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    Calcium and vitamin d supplementation in men Calcium and vitamin d supplementation in men Document Transcript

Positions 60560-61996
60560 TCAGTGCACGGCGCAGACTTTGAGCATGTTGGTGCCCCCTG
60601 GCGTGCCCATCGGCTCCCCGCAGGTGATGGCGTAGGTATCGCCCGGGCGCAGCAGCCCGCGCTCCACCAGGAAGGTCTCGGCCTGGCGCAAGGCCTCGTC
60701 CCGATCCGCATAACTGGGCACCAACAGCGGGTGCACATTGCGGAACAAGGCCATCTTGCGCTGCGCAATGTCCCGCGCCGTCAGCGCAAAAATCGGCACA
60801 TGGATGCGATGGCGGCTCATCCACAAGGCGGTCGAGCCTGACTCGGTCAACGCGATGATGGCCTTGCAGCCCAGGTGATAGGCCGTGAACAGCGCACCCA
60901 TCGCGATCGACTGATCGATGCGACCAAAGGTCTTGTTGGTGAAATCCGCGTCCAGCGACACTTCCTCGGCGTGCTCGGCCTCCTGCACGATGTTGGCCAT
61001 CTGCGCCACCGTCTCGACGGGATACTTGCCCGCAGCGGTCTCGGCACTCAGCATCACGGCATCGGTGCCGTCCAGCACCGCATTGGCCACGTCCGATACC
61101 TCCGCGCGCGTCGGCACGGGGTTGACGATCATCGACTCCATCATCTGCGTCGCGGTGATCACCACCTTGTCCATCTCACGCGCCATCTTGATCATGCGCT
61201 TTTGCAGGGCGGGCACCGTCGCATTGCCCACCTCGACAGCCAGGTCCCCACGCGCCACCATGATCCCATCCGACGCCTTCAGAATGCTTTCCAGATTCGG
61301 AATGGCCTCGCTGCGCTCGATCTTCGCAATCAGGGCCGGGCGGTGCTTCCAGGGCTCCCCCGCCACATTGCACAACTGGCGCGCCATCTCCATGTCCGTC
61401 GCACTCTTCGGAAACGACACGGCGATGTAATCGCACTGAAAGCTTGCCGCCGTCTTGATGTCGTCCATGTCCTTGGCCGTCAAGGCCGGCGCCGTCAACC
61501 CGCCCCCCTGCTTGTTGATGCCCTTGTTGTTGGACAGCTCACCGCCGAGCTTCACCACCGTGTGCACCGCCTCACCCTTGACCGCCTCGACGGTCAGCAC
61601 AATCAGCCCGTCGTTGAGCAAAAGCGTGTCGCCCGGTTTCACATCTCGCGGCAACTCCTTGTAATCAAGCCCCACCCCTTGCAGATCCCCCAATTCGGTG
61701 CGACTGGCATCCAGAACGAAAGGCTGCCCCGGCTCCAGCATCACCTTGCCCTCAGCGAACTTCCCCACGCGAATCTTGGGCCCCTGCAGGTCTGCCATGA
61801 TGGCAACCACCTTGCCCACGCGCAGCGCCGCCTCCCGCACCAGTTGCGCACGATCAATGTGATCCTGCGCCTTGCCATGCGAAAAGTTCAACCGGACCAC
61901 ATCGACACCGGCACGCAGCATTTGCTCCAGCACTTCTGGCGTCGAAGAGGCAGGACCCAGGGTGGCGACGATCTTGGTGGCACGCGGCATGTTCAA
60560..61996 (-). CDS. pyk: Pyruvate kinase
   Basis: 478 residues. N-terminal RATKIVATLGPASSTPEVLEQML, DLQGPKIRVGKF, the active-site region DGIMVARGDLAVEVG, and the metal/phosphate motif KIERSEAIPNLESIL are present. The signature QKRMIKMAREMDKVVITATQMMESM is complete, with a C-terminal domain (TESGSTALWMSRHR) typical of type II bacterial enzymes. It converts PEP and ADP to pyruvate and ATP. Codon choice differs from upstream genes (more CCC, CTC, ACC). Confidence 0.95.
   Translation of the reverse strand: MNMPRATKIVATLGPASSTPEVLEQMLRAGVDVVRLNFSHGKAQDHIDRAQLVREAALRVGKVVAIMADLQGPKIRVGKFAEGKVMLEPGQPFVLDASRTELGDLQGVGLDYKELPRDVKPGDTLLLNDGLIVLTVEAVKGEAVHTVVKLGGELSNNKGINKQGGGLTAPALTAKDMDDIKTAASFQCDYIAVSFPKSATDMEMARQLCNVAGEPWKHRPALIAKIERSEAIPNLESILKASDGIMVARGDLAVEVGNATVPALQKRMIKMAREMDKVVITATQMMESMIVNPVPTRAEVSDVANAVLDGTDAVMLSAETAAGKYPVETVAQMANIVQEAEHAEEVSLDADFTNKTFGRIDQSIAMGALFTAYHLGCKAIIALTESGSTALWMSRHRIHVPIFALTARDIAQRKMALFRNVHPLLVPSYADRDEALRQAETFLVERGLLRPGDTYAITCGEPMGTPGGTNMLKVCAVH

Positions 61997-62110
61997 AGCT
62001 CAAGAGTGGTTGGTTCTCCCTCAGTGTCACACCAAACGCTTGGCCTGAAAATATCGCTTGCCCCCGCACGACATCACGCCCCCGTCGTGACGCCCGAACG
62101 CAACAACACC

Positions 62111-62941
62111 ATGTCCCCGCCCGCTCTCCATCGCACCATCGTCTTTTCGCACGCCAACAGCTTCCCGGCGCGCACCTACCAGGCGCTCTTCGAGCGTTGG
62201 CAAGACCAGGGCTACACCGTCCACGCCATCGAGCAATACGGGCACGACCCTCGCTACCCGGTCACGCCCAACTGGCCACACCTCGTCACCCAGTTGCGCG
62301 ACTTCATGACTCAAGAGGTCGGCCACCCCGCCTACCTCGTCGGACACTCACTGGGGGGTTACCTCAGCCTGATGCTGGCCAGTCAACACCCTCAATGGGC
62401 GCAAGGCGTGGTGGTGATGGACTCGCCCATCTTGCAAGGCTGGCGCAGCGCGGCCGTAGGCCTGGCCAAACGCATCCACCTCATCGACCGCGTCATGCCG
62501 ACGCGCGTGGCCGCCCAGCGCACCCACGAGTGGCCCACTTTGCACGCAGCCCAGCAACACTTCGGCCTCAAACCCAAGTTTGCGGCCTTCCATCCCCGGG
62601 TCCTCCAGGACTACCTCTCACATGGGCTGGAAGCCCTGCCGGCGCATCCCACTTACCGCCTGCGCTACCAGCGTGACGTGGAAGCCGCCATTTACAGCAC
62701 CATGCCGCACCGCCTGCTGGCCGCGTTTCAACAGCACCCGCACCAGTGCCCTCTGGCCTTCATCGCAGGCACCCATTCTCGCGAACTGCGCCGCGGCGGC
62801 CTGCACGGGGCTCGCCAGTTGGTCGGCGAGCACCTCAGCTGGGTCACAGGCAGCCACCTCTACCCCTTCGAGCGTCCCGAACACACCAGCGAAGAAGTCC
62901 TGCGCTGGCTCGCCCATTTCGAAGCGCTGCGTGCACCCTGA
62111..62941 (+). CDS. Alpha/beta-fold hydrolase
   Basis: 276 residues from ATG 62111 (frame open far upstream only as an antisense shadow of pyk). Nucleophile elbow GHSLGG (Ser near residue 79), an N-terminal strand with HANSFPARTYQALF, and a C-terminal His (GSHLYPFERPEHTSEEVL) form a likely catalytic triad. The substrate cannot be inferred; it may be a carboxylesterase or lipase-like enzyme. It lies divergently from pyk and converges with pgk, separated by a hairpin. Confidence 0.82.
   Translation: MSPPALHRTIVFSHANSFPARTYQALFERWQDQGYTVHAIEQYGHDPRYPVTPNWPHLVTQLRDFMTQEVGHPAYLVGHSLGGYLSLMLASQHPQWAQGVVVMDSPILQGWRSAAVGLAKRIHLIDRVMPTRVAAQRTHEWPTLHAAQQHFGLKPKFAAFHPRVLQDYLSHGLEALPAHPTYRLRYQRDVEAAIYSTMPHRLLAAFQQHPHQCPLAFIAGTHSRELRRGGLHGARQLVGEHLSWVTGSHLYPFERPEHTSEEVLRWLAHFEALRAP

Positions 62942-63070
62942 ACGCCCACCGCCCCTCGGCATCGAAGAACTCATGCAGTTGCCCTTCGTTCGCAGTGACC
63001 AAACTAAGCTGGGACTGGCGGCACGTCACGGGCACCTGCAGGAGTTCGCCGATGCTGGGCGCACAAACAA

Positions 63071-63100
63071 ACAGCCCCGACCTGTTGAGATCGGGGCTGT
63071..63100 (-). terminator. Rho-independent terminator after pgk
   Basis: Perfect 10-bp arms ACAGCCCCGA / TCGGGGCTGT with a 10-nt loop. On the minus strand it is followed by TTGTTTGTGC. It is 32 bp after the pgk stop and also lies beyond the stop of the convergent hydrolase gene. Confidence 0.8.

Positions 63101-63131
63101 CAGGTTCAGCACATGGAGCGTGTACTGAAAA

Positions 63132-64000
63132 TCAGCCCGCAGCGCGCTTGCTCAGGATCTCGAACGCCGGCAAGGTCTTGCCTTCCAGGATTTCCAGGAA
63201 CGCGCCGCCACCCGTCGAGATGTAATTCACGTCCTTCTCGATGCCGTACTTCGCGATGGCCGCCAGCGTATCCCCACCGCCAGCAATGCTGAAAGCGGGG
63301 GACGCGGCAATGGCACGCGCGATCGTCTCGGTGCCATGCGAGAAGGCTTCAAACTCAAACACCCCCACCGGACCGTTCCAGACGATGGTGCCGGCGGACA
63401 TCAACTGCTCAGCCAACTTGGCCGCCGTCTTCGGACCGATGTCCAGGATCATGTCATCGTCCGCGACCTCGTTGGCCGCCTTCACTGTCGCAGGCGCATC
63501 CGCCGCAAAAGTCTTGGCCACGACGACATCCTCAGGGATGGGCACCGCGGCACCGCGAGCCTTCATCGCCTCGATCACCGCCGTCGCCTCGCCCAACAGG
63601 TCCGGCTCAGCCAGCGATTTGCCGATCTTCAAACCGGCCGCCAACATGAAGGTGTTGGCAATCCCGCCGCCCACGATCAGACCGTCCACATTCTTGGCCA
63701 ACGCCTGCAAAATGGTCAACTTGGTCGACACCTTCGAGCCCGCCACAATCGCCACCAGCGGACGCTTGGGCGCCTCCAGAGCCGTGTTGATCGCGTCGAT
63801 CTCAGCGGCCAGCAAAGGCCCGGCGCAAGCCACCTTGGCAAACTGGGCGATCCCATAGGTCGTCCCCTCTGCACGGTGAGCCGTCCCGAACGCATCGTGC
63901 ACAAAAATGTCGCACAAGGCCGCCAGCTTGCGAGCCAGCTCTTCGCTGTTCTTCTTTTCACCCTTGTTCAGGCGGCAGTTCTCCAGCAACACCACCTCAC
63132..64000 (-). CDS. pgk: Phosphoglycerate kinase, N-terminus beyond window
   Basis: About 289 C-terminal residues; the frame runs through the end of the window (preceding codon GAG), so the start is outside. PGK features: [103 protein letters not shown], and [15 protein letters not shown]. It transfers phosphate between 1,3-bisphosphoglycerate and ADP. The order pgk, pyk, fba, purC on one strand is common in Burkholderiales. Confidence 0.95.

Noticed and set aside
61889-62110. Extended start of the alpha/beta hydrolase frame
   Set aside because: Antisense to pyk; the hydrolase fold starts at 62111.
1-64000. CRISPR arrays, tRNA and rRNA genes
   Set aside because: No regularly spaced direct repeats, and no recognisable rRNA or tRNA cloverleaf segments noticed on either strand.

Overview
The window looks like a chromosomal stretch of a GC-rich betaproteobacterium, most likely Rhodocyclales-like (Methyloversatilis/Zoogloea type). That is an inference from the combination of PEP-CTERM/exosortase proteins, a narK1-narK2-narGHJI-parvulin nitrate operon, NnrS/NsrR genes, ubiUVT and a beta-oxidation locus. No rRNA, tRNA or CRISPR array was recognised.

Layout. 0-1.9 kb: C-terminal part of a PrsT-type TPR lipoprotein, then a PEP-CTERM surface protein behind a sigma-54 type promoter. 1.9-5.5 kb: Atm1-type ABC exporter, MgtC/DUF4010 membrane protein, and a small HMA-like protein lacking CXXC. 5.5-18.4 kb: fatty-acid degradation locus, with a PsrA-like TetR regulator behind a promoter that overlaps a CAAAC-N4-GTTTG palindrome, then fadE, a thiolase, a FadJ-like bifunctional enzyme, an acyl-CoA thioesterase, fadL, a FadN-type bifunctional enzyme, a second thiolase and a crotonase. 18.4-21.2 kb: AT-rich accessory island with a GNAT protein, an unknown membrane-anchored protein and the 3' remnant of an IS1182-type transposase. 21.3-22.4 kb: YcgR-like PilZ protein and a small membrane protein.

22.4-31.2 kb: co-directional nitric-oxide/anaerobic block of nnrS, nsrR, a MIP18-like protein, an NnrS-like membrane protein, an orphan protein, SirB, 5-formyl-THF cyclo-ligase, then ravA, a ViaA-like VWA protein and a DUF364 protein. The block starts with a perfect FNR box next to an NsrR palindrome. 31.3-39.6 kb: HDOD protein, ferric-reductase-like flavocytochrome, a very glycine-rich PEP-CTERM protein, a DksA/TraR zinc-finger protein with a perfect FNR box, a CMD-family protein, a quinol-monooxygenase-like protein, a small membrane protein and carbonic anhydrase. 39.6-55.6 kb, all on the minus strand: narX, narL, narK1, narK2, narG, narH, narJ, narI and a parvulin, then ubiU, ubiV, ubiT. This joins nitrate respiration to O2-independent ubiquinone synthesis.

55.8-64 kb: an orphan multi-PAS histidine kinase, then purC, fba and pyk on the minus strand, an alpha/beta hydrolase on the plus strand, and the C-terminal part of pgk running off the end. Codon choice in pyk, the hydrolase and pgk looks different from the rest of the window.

• SAGE-Hindawi Access to ResearchJournal of OsteoporosisVolume 2011, Article ID 875249, 6 pagesdoi:10.4061/2011/875249Research ArticleCalcium and Vitamin D Supplementation in Men Evelien Gielen,1, 2, 3 Steven Boonen,1, 2, 3 Dirk Vanderschueren,3, 4 Mieke Sinnesael,4 Annemieke Verstuyf,4 Frank Claessens,5 Koen Milisen,1, 6 and Sabine Verschueren7 1 Division of Geriatric Medicine, Leuven University Hospital, Herestraat 49, 3000 Leuven, Belgium 2 Gerontology and Geriatrics Section, Department of Experimental Medicine, K.U.Leuven, 3000 Leuven, Belgium 3 Leuven University Centre for Metabolic Bone Diseases, 3000 Leuven, Belgium 4 Experimental Medicine and Endocrinology, Department of Experimental Medicine, K.U.Leuven, 3000 Leuven, Belgium 5 Molecular Endocrinology Laboratory, Department of Molecular Cell Biology, K.U.Leuven, 3000 Leuven, Belgium 6 Centre for Health Services and Nursing Research, K.U.Leuven, 3000 Leuven, Belgium 7 Research Centre for Musculoskeletal Rehabilitation, Department of Rehabilitation Sciences, K.U.Leuven, 3000 Leuven, Belgium Correspondence should be addressed to Steven Boonen, steven.boonen@uzleuven.be Received 13 April 2011; Accepted 4 July 2011 Academic Editor: Pawel Szulc Copyright © 2011 Evelien Gielen et al. This is an open access article distributed under the Creative Commons Attribution License, which permits unrestricted use, distribution, and reproduction in any medium, provided the original work is properly cited. Calcium and vitamin D supplements reverse secondary hyperparathyroidism and are widely prescribed to prevent osteoporotic fractures, with proven antifracture efficacy when targeted to individuals with documented insufficiencies. Men who should particularly be considered for calcium and vitamin D supplements include elderly or institutionalized individuals, patients with documented osteoporosis on antiresorptive or anabolic medication, and individuals receiving glucocorticoids. Benefits are most apparent when a daily dose of 1000–1200 mg calcium is complemented with 800 IU vitamin D. Compliance is the key to optimizing clinical efficacy. While (conventionally dosed) vitamin D has not been associated with safety concerns, recent meta-analytic data have provided evidence to suggest that calcium supplements (without coadministered vitamin D) may potentially be associated with cardiovascular risks.1. Introduction which enhances bone turnover and accelerates bone loss [4]. Additionally, vitamin D deficiency leads to muscle weaknessOsteoporosis is a systemic skeletal disease characterized by and increases the risk of falling [5], low physical performancelow bone mass and microarchitectural deterioration of bone [6], and dynamic and postural instability [7].tissue, with a consequent increase in bone fragility [1]. Taken together, low serum calcium and vitamin D defi-Together with the age-related increase in the risk of falling, ciency increase fracture risk by enhancing bone metabolismthis compromised bone strength results in an increased as well as by increasing the risk of falling. Substitution withfracture risk [2]. Key determinants of this age-related bone calcium and vitamin D reduces both bone loss and thefragility are calcium intake and levels of vitamin D, which risk of falling and is therefore recommended as first-linepromotes intestinal calcium absorption [3]. In older individ- strategy in the prevention and treatment of osteoporosisuals, low dietary calcium intake and vitamin D deficiency are and osteoporotic fractures. Guidelines typically apply thiscommon because of less sunlight exposure, reduced capacity recommendation to both men and women, although mostof the skin for vitamin D synthesis, inadequate vitamin individual trials and meta-analyses have only or mainlyD dietary intake, or less efficient intestinal absorption of included women, with limited data in men [8]. This papervitamin D, resulting in a negative calcium balance. This reviews the existing evidence for the effect of calcium andstimulates the secretion of parathyroid hormone (PTH) vitamin D supplementation on bone mineral density (BMD),and induces age-associated secondary hyperparathyroidism, muscle strength, and the risk of falls and fractures in men.